Monday, June 18, 2007

Sunday, Father's Day

When we arrived at the Orphanage this morning the children were still inside their house. Most were watching TV while others, including Beck, were sitting at a table looking at books. As soon as he saw us he flashed a big smile and came over and hugged me. He then went over to our translator and pointed at me and said, "Mama". That was the best greeting.
The caretaker was preparing them to go outside to the play area and we asked if we could take Beck out early, just to see if he would leave the others and come with just Joe and I. I took him by the hand and he followed happily, chattering away. We when got to the play ground we opened up a can of Pringles (or Krack as it is called here) and he immediately enjoyed them, making a mess everywhere (guess we weren't going to be able to sneak those without being noticed!). After he had had his fill we were joined by the other children and I took out the bottles of bubbles we had purchased in the market. I sat on the floor and blew bubbles while the children laughed wildly and chased them. I couldn't make bubbles fast enough for them as they crowded around me waiting to pounce on the next round of bubbles. Beck laughed and smiled like I had never seen before. One by one I showed them how to blow the bubbles which usually resulted in me being covered with a mix of spit and bubble solution, but the looks on these children's faces were priceless. After some time Beck grew bored of the bubble madness and decided he would play with his Daddy while the other kids were preoccupied. Joe and Beck played with a ball, tossing it back and forth. Undoubtedly he is very comfortable with Joe. Watching the two of them play, you would never know they were strangers just days ago. I couldn't help but to think this Father's Day holds some very special meaning.
We continued to play all sorts of games with the kids. I thought to myself how the sole caretaker of these 10 or so kids would probably be happy to see us leave that day. Our mere presence, added to the fact that we were willing to play whatever games or foolishness they wanted, got these kids a bit wild. They soaked up all the attention with such enthusiasm, laughing at the top of their lungs. Several times she tried to quiet them, but to no avail. They were simply children being children.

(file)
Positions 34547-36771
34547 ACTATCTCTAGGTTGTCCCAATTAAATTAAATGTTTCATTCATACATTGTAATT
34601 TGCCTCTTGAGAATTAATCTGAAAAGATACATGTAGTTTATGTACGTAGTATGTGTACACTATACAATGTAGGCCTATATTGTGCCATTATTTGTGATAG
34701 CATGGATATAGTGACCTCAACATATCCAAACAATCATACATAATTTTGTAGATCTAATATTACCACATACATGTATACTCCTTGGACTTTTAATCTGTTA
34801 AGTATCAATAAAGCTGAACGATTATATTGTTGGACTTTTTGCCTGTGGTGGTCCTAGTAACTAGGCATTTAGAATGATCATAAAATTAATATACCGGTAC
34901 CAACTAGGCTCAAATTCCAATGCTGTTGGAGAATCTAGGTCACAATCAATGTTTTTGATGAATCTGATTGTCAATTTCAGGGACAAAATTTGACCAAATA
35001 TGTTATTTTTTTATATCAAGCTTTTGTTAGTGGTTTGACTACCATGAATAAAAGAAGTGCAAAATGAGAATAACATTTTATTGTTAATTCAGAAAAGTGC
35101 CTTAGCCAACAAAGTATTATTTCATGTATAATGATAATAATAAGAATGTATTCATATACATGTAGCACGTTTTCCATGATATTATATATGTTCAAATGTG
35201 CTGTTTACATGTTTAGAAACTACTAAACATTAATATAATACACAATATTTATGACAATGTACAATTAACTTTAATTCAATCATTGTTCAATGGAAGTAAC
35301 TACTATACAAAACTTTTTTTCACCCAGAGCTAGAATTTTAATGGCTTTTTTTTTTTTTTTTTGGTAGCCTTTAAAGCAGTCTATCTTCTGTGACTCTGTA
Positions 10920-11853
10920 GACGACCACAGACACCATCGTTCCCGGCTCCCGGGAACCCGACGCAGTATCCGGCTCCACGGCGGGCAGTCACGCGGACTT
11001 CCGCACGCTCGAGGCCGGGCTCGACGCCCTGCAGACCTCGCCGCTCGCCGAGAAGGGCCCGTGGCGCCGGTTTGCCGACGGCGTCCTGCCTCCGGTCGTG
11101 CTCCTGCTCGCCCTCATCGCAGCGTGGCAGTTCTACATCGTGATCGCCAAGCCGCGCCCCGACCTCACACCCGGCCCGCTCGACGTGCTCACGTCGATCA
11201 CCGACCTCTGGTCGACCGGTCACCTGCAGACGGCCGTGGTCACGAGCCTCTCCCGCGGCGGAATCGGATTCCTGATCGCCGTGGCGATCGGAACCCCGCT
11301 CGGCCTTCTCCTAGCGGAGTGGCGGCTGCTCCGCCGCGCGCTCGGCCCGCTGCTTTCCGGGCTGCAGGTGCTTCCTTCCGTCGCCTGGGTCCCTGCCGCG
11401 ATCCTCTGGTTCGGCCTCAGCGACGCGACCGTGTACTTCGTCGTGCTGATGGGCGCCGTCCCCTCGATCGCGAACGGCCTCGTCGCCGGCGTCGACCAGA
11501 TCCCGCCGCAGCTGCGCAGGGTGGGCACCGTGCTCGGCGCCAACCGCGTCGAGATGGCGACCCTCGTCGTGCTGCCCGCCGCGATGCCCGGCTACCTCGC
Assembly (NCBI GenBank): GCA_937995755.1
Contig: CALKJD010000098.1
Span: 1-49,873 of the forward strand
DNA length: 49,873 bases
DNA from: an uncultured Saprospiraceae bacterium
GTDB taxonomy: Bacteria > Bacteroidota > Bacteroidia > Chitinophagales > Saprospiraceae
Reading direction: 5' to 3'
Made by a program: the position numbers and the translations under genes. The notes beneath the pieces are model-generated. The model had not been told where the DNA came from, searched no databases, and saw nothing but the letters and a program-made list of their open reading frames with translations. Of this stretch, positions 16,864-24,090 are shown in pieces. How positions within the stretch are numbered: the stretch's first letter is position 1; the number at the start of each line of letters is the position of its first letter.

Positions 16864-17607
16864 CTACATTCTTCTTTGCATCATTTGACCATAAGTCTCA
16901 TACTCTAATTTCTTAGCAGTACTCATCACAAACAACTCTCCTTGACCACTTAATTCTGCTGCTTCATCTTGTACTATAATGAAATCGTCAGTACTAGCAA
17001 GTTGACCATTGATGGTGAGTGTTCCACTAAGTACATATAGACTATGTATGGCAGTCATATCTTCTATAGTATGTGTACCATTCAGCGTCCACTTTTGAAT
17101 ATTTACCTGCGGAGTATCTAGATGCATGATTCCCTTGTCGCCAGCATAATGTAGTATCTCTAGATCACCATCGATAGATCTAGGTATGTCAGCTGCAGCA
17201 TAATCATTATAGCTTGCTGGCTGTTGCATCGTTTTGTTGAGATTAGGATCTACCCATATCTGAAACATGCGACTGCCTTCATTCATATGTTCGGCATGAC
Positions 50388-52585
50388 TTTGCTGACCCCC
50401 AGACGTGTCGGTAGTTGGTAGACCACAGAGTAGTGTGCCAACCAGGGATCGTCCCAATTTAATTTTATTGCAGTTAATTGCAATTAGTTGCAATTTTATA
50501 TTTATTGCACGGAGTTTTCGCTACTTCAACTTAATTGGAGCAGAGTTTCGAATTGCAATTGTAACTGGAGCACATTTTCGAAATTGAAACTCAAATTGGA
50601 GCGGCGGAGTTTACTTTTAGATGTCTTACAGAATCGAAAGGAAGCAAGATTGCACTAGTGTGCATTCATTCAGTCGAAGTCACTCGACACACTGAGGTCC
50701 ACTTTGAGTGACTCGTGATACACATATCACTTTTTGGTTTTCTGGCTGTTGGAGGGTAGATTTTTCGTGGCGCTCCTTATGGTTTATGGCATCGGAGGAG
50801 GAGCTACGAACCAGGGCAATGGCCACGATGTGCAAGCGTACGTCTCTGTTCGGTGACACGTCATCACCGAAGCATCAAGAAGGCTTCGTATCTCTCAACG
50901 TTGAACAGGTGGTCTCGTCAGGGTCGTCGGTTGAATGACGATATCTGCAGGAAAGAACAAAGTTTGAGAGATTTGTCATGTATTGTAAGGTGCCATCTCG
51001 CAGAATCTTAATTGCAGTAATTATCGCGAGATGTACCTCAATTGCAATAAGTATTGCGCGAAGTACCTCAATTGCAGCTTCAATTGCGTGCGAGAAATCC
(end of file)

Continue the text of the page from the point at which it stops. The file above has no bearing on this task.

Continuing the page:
As each day passes it becomes clearer that Beck understands that we belong to him. When he isn't directly playing with us, he keeps an eye on us. But the time he spends doing activities away from us has become less frequent. It is obvious that he wants to be doing what we're doing, or at least bring us to what he wants to do. No longer does he sit off to the side by himself. There is a definite change in his confidence, even in his dealings with the other children.
One of the little boys in Beck's group is being adopted by a couple from NC who we had met on the plane from NYC, and who, ironically we ran into at one of the large markets in Bishkek. They were leaving Monday and had bought Morat a little book, Hilary volunteered to bring the book to him. Today when Hilary gave Morat the book she said "Mama and Papa". It was obvious that he understood that the book was from his new parents. He sat down and focused all his attention on it, repeating "Mama". The other children, including Beck also wanted to inspect the book, but Morat held fast his treasure. Beck went to reach for it and I said "No, Morat's" in Russian and he immediately complied, but as is expected of any 2 year old, he still wanted the book. So I picked him up and he wrapped his arms around me and hugged me. With that, he forgot all about the book.

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